Pay Now or Pay Later?: The Economics within the Private Equity Partnership
The economics of partnerships have been of enduring interest to economists, but many issues regarding intergenerational conflicts and their impact on the continuity of these organizations remain unclear. We examine 717 private equity partnerships, and show that (a) the allocation of fund economics to individual partners is divorced from past success as an investor, being instead critically driven by status as a founder, (b) the underprovision of carried interest and ownership—and inequality in fund economics more generally—leads to the departures of senior partners, and (c) the departures of senior partners have negative effects on the ability of funds to raise additional capital.
We thank participants in the CalTech/USC Private Equity Finance Conference, the London Business School Private Equity Symposium, Ashwini Agrawal (discussant), Yael Hochberg (discussant), Anna Kovner, Edward Lazear, Ludovic Phalippou and a number of seminar participants at various schools and practitioners for helpful comments. Grace Kim, Andrew Green, Lucy Zhang, Yulin Hswen, and Kaveh Motamedy provided remarkable assistance with the analysis. Harvard Business School’s Division of Research and the Private Capital Research Institute provided support for this project. One of the authors has advised institutional investors in private equity funds, private equity groups, and governments designing policies relevant to private equity. All errors and omissions are our own. The views expressed herein are those of the authors and do not necessarily reflect the views of the National Bureau of Economic Research.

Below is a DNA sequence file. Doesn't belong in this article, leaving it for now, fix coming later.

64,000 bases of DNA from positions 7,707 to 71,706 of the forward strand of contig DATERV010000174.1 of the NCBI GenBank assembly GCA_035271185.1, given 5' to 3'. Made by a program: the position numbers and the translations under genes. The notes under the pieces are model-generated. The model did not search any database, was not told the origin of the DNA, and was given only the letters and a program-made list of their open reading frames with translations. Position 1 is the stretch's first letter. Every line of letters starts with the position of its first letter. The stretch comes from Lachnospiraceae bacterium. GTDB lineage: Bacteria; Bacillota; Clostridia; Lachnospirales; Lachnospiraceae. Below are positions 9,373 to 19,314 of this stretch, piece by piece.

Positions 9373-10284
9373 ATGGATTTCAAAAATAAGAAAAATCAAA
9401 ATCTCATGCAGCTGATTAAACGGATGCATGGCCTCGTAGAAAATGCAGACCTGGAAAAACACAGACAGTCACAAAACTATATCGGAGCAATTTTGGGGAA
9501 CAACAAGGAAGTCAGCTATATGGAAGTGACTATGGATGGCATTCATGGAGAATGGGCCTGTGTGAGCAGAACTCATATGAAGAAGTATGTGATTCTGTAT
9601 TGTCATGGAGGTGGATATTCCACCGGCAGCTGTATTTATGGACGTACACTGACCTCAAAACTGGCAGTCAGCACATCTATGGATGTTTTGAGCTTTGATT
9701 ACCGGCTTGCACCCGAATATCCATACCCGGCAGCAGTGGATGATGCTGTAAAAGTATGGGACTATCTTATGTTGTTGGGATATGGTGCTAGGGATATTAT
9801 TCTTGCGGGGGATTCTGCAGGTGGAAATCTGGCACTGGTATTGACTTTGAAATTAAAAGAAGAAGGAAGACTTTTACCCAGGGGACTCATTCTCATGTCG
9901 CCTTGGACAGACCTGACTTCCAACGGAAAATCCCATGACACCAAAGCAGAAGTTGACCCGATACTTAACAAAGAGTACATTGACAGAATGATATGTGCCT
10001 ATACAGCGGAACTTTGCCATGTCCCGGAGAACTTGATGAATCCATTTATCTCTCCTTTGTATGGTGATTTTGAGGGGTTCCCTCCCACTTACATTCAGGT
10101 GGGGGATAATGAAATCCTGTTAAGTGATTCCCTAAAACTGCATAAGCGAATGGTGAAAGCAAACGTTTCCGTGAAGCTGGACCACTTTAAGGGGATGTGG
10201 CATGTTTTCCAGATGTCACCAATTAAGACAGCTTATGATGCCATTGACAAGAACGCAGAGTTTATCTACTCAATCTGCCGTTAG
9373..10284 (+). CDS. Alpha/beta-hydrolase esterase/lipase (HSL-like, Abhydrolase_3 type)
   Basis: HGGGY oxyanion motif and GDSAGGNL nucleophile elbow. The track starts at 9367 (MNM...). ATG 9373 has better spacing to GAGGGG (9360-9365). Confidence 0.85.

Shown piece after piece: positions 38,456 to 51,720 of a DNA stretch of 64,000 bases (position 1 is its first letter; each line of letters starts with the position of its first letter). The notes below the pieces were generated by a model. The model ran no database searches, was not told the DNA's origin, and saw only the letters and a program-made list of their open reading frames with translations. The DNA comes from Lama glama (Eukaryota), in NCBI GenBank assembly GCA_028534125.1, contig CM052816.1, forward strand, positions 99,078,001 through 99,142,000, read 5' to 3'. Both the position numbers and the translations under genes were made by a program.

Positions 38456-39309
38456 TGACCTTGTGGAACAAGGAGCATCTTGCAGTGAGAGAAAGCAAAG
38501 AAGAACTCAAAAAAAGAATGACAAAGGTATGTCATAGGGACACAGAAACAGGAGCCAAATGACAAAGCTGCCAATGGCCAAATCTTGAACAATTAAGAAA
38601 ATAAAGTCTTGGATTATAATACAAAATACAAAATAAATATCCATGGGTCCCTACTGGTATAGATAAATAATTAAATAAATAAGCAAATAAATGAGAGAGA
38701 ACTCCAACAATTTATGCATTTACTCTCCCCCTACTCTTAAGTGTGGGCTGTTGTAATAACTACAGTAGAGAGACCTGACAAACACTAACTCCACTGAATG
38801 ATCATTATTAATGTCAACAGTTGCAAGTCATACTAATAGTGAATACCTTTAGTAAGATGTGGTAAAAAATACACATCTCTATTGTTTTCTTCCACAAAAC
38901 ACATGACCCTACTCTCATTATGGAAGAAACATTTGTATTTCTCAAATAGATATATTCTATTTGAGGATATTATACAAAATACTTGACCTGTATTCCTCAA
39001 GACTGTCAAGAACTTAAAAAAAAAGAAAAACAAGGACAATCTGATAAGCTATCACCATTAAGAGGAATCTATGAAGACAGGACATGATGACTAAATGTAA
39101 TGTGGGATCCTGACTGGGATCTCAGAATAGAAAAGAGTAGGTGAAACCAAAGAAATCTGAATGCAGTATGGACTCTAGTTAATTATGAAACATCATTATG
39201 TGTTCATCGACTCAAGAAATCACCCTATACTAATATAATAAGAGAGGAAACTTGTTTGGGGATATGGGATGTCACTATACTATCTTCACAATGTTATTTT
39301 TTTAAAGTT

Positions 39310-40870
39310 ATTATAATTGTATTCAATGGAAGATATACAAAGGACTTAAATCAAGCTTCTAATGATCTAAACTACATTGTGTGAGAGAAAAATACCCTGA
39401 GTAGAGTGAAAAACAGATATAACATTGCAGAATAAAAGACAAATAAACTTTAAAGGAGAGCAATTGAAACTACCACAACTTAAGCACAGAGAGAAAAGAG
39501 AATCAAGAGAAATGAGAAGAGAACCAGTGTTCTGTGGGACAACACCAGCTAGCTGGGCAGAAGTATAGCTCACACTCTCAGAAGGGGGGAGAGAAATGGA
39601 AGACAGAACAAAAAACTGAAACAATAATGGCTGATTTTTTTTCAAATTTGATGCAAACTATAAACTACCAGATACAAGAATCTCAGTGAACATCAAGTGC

Victoria Ivashina & Josh Lerner, 2018. "Pay Now or Pay Later?: The Economics within the Private Equity Partnership," Journal of Financial Economics, .